Wine Etiquette

I enjoy wine but due to a medical condition my wife cannot imbibe. I usually order by the glass or half litre but since we are visiting an outstanding wine region on this trip I may want to order a bottle with a meal. Is it customary (or indeed permissible) to have an unfinished bottle recorked and take it away with me (as it is here where I live)? I'm guessing that the answer is probably no (just as one would not request a doggie bag) but thought I'd ask here on the forum.

Posted by pat
victoria, Canada
7827 posts

Will that is a good question, hope someone can help with it, if not I suggest you try another website that has a very busy Italy specific forum.

Posted by Kat
Seattle
49 posts

I've never left a bottle unfinished, so I can't speak to your query directly... but I have purchased half-size bottles at restaurants before. They seemed to be common enough in Montalcino. I know ordering house wine isn't as exciting as ordering from a particular vineyard or vintage, but I've never had a bad glass of vino della casa in Italy's top wine regions.

Posted by Rik
Vicenza, Italy
702 posts

If you've paid for the entire bottle I would absolutely take it, assuming there's plenty left. If there's like one small glass left I wouldn't bother. however, if you're not going to finish the bottle and it makes you uncomfortable, then why not just order a couple glasses instead of the whole bottle? Another option is to order the house wine - the house wine in Italy is very good and you can order by the half or quarter litre. Some restaurants will allow you to bring your own bottle in and just charge you a corking fee. I've never really understood why people think "doggy bags" are verboten here, we do it and have never had a problem anywhere.

Posted by Zoe
Toledo, Ohio, US
2501 posts

The doggie bag has become more common in Italy in recent years. There was a custom in ancient Rome that at public feasts, the poor were allowed to take food away in sacks, so it could be that long cultural memory equates taking away leftovers with poverty and avoided doing it for two thousand years. I have been in restaurants lately where the server actually asked if I wanted to take the rest of my meal with me, so things change with inculturation. Next thing you know Romans will stop referring to public toilets as "vespasiani".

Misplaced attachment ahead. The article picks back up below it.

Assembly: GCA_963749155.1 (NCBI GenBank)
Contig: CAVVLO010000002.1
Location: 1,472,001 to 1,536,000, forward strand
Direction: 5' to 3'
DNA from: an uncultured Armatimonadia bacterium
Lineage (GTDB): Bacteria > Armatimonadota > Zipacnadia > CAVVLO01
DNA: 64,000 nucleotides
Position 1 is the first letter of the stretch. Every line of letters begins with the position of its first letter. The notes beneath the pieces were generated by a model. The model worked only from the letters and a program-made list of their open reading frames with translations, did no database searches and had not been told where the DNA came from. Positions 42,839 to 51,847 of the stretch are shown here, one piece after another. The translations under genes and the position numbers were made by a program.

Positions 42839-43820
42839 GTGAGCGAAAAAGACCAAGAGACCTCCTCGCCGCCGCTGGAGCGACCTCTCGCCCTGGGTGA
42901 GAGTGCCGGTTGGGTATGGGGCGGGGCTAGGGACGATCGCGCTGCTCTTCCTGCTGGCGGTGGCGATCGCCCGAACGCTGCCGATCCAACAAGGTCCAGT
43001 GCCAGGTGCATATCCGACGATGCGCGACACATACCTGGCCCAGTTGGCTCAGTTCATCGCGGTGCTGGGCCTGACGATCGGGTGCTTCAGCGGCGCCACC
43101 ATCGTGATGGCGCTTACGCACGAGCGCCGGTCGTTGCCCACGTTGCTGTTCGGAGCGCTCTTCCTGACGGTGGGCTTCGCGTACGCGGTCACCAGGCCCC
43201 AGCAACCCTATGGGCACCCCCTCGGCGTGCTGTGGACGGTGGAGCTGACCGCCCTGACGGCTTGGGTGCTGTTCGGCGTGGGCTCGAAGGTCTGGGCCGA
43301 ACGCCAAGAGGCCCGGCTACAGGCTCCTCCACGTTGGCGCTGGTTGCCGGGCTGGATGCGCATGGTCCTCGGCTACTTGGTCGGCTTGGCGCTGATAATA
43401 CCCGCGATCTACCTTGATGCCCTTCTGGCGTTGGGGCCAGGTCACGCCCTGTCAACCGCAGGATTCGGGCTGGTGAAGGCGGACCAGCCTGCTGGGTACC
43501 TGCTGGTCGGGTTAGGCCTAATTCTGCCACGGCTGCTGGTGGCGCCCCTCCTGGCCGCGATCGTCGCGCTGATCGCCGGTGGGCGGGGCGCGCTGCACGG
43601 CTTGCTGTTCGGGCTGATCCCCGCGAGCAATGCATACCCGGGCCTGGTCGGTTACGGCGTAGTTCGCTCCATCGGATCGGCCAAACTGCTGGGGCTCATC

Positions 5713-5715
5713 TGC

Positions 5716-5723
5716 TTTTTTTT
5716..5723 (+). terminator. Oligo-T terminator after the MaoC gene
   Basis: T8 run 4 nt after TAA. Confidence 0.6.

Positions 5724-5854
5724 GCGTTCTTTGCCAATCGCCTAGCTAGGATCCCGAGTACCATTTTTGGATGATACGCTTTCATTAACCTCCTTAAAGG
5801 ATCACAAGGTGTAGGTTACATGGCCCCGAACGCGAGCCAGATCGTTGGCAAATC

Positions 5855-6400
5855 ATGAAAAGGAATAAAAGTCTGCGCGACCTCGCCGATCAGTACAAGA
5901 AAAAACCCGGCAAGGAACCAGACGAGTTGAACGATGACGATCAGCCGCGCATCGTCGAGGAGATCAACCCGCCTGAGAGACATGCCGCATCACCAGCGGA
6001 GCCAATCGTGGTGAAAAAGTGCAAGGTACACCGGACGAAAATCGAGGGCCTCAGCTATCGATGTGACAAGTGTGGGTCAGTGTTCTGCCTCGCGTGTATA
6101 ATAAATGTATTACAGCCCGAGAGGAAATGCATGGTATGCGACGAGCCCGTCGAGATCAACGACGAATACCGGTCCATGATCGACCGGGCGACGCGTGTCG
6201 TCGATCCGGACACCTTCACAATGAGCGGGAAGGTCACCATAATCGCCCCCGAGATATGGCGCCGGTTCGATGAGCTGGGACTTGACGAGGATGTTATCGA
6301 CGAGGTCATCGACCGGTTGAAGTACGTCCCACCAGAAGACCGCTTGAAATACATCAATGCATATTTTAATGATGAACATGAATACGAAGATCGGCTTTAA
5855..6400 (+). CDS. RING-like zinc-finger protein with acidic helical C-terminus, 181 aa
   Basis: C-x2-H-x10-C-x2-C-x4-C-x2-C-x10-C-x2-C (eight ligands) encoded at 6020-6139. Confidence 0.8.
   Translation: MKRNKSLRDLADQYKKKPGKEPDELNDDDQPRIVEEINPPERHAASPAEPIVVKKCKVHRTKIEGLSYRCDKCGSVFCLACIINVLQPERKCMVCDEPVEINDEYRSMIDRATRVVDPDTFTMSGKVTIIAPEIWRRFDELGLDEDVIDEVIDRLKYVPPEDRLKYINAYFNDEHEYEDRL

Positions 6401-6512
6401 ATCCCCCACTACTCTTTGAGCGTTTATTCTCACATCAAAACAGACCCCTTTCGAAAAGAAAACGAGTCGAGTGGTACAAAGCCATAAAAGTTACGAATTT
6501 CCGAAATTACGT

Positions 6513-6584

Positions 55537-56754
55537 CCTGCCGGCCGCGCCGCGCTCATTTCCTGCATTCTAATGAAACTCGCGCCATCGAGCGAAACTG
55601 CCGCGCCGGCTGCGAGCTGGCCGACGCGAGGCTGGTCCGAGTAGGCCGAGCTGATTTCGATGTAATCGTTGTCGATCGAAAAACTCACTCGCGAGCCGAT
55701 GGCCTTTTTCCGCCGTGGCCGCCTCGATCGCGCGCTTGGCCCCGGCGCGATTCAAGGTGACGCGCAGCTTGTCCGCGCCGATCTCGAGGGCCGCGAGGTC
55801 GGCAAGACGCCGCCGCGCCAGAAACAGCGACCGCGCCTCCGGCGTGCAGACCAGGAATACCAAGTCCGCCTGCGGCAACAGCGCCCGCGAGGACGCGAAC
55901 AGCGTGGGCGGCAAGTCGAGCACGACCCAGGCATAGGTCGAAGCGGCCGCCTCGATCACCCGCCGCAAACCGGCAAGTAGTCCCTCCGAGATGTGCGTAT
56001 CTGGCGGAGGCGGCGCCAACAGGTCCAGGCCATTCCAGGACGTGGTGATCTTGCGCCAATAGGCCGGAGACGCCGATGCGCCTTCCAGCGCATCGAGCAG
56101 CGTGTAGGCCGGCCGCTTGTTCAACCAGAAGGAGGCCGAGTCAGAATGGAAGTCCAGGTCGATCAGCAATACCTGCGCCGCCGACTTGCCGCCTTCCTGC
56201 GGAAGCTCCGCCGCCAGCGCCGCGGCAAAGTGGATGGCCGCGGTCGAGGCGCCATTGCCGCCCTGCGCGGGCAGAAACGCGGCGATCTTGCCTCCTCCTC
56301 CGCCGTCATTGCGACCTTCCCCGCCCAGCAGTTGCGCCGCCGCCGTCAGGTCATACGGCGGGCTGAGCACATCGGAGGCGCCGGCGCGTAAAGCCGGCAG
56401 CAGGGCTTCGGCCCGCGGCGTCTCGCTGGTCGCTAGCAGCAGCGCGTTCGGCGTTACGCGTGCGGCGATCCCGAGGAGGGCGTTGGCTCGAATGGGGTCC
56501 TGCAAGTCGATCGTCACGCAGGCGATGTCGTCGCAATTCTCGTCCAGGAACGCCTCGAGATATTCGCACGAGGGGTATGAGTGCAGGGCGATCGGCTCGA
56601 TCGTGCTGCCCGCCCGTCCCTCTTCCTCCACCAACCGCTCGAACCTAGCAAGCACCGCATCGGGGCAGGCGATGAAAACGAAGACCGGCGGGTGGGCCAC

Posted by Sarah
United States
162 posts

I have given a half-bottle or so to the neighboring table, resulting in lovely conversation and great appreciation. I have never been treated as if this is 'not done', but I don't do it at the very finest restaurants, where people might have chosen their pairings with great care and staff participation. To be frank, I prefer the younger wines now that I'm not, and the house wines are inexpensive to the point that you aren't discarding much in terms of money.

Posted by Ellen
Centennial, CO, USA
1396 posts

I think I remember the offer to take the unfinished bottle with us last time we were in Italy. I know we did that in France. The liquor laws in Italy are not as strict as here in the US...and here in Denver you can now take the bottle home with you. It could vary by location, so no reason to not ask BEFORE you order a bottle of wine. The staff can let you know so you can decide on a full bottle or half bottle, or carafe. Happy travels!

Posted by Michael
Seattle, WA, USA
5763 posts

If they don't offer wines by the glass, the other option (and very economical) is to order the house wine. They usually come in mezzo and quarto carafes, if you don't want a full bottle. A mezzo is 0.5 liters, so it's 2/3 of a standard wine bottle (which is 0.75 liters). A quarto is 0.25 liters, so 1/3 of a standard wine bottle. But you shouldn't have any problem taking a half empty bottle away with you. Good idea to ask in advance.

Posted by Chani
Tel Aviv
3509 posts

I agree that the house wines are usually good to very good. It also seems to me that ordering "better" wines by the glass isn't much more than by the bottle. If you want to have wine for a picnic meal or in your hotel room, you'll save more by buying it at the supermarket than by taking half a bottle at restaurant prices. In Europe I always travel with a wine saver pump & cork.